RU Texas The Beat

Gregg County Perfectly Represents Texas’ Diverse Addiction Problem

[fa icon="calendar'] Jan 17, 2017 1:41:26 PM / by RU Texas posted in Recovery, Addiction, Rehab, Gregg County, Drug Crimes

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Gregg County Sherriff Maxey recently spoke before members of the Longview Griggton Rotary Club about the multi-pronged addiction threat facing Gregg County and the rest of the lone star state. The talk provided illuminating insight into the pervasive and devastating public health issue that addiction represents in Texas, as well as its impact on communities across the state. Cerliano highlighted the most urgent drug threats in the area and the conditions that lead to and sustain abuse on an individual and community level. Gregg County has experienced a steady methamphetamine problem for years, mostly because it is easy to make and it’s cheaper than heroin and cocaine, which are also readily available in the area.

The sherriff also spoke extensively of the impact that addiction was having on the county’s jail. In 2016, there were a total of 9,171 bookings at the Gregg County Jail, 2,924 of which were for possession charges. This doesn’t include arrests for drug-motivated crimes, which experts speculate can push the percentage of drug-related bookings up to 80 percent. Opiates like hydrocodone and oxycodone represented about 60 percent of prescription-related arrests last year, which tallied nearly 930. One of the primary aims of Cerliano’s talk was to mobilize and empower the Gregg County community to take action against addiction whenever possible.

Although Gregg County lies about five hours northeast of Austin, it’s hard not to look at the area’s drug problem as a microcosm of the entire state of Texas. It’s also important to remember the swift and immediate nature of drug trafficking and that what happens in a town like Tyler can, and often does, easily happen in Austin or San Antonio. In a time when drug threats are only getting more diverse and sophisticated, and Texas remains ever vulnerable to international trafficking, we must all remain vigilant and committed to protecting ourselves and the people around us. This means recognizing when a loved one is vulnerable to addiction and working to guide them toward help.

Prevention activism can also mean getting involved in the formation of public policy, holding awareness events within our own communities or simply learning about the physical and behavioral pathology of each drug so we know what to look for. Although state and municipal governments are finally allocating more resources toward address collective drug addiction, it will ultimately take a certain level of community will and action in order to eradicate it.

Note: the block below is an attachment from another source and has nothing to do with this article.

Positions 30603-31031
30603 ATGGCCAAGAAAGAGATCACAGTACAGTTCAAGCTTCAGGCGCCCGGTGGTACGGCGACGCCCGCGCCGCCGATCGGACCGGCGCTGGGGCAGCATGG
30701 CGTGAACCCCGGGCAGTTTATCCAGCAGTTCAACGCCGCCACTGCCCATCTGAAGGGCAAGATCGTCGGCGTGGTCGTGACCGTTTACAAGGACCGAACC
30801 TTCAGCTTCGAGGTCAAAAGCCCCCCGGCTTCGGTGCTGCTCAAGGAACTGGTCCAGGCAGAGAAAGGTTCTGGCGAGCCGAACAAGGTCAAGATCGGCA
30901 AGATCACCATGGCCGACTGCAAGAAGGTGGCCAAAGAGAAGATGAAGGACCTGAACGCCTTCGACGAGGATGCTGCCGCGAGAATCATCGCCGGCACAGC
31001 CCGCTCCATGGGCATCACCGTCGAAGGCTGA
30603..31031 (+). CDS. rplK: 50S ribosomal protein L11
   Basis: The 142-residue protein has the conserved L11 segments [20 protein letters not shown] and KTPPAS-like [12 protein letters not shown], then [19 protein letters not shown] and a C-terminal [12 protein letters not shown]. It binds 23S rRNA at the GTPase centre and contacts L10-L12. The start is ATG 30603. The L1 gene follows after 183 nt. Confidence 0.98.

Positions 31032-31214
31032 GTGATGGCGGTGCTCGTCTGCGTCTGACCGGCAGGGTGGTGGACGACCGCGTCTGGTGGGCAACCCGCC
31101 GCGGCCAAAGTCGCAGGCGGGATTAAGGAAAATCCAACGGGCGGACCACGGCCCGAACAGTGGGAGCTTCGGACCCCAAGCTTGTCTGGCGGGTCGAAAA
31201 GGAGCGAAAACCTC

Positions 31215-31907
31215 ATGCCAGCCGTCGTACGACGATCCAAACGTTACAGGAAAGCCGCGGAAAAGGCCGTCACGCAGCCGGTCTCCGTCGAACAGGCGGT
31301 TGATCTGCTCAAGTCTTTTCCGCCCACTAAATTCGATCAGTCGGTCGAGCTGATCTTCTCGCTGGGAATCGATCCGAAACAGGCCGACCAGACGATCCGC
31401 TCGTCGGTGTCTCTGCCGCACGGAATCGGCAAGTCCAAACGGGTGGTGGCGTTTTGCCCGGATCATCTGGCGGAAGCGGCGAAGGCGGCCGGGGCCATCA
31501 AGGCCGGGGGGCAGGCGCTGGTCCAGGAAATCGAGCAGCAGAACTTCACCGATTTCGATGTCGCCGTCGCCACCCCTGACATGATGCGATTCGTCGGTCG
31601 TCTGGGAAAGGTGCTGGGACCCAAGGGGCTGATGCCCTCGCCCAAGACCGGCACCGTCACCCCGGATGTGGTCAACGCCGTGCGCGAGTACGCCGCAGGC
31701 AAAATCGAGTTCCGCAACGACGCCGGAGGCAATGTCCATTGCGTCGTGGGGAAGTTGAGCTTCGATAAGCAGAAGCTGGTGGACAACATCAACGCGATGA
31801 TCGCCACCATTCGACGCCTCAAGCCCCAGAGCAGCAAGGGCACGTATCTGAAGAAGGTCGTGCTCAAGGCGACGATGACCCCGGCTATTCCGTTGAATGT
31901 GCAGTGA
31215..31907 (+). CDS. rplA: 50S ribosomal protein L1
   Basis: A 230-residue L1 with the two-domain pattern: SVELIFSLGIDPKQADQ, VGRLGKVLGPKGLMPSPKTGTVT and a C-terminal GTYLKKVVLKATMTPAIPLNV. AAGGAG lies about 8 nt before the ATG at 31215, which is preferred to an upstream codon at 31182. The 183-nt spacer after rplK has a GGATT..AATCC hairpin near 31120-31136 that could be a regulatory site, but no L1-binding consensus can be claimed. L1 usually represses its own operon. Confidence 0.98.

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Obama’s Final Round of Pardons Highlights Prison Rates for Drug Offenders

[fa icon="calendar'] Dec 7, 2016 10:11:23 AM / by RU Texas posted in Addiction, Treatment, Obama, Drug Crimes, Pardons

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Last month President Obama reduced the sentences of six federal inmates from Texas during his administration’s most recent and final wave of clemency and commutation. To date, the President has issued more pardons than the last eleven combined. Of particular interest to the outgoing administration has been the collective plight of non-violent drug offenders, nearly a thousand of whom have seen their sentences reduced during Obama’s time in office. In all, the President has granted clemency to 1023 people since taking office, a majority of whom have been sentenced under mandatory minimum drug-laws which many argue are comparatively strict under the current code.

One of the most recent, and admittedly glaring, examples of these laws lies in the case of Texas man recently pardoned by the President after being sentenced to 30 years in prison and 10 years of supervised release for possession and intent to distribute more than five kilograms of cocaine. He was sentenced in the Southern District of Texas in the late 1990s. While House Counsel Neil Eggleston described the pardons as a second chance for those who have earned it. Others in the latest round of pardons include those sentenced for meth trafficking and production and crack cocaine distribution.

As the sun sets on the Obama administration, it leaves behind an undeniable legacy of compassion toward non-violent drug offenders; however, they also leave firmly in place the legal climate that ensnared these offenders and removed them from their families in the first place. It’s unclear, and will remain so for at least a year, whether President-elect Trump will wield the power of the pardon in a fashion similar to his predecessor; however, with a prison system that is overwhelmingly packed (some say “bloated”) with these offenders, the wisdom of the incarceration-first approach continues to be questioned on both sides of the aisle.

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